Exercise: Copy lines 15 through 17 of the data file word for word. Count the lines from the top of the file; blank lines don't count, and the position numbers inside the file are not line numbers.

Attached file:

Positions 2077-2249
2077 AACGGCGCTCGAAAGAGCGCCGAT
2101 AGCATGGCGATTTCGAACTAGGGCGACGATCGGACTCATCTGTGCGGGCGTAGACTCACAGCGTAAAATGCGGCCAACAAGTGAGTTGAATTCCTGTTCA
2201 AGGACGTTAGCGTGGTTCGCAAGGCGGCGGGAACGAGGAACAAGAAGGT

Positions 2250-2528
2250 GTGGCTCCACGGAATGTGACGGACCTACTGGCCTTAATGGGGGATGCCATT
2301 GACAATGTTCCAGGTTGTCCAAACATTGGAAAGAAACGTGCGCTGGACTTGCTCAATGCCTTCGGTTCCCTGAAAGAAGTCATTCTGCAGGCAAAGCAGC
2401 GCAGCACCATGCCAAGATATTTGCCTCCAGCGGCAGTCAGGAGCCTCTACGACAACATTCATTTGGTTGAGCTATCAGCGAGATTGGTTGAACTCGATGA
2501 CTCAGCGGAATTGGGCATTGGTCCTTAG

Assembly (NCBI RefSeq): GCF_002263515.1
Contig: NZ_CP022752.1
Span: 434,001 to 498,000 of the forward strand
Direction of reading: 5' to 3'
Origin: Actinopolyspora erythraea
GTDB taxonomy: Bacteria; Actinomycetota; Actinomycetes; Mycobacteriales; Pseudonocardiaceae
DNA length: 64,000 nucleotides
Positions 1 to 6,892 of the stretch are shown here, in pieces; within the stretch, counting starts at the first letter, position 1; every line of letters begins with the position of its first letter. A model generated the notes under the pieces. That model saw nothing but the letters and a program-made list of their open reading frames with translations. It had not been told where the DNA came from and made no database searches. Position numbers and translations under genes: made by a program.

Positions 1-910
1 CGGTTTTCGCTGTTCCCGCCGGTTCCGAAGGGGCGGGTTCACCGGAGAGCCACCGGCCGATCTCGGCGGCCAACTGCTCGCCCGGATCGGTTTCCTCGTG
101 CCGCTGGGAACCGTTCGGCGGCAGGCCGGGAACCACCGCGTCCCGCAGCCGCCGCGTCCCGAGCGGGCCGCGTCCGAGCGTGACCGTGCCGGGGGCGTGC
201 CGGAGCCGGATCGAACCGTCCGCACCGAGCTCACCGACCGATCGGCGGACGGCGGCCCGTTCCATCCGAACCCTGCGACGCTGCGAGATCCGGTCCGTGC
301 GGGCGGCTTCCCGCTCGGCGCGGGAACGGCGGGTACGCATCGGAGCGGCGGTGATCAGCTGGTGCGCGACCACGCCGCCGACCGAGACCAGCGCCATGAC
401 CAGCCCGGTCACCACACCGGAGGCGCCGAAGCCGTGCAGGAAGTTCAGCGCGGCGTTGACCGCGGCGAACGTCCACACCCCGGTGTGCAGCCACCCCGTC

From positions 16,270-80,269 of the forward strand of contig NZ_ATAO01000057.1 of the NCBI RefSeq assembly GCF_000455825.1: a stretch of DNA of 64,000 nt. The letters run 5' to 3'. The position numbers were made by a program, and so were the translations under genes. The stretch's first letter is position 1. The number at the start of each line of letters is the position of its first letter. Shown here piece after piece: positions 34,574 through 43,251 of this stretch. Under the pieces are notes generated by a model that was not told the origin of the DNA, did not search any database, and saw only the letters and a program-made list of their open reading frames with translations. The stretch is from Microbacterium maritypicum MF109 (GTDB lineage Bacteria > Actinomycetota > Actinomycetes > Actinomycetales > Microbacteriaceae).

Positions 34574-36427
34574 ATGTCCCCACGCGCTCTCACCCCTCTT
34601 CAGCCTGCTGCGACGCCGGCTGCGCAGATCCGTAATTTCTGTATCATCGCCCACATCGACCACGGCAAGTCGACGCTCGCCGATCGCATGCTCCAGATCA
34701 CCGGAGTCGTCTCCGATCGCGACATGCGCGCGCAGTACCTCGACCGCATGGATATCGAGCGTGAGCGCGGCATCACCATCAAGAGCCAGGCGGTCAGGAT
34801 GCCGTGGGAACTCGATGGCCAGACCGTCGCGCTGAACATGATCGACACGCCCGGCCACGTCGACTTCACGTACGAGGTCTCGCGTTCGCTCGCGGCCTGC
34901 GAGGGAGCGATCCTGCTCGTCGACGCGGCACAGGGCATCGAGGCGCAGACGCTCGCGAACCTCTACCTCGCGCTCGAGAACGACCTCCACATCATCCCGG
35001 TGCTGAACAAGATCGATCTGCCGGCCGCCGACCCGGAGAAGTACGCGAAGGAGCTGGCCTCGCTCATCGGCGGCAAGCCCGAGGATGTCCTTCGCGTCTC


GTDB taxonomy: Bacteria; Actinomycetota; Actinomycetes; Mycobacteriales; Pseudonocardiaceae
DNA length: 64,000 nucleotides
Positions 1 to 6,892 of the stretch are shown here, in pieces; within the stretch, counting starts at the first letter, position 1; every line of letters begins with the position of its first letter. A model generated the notes under the pieces. That model saw nothing but the letters and a program-made list of their open reading frames with translations. It had not been told where the DNA came from and made no database searches. Position numbers and translations under genes: made by a program.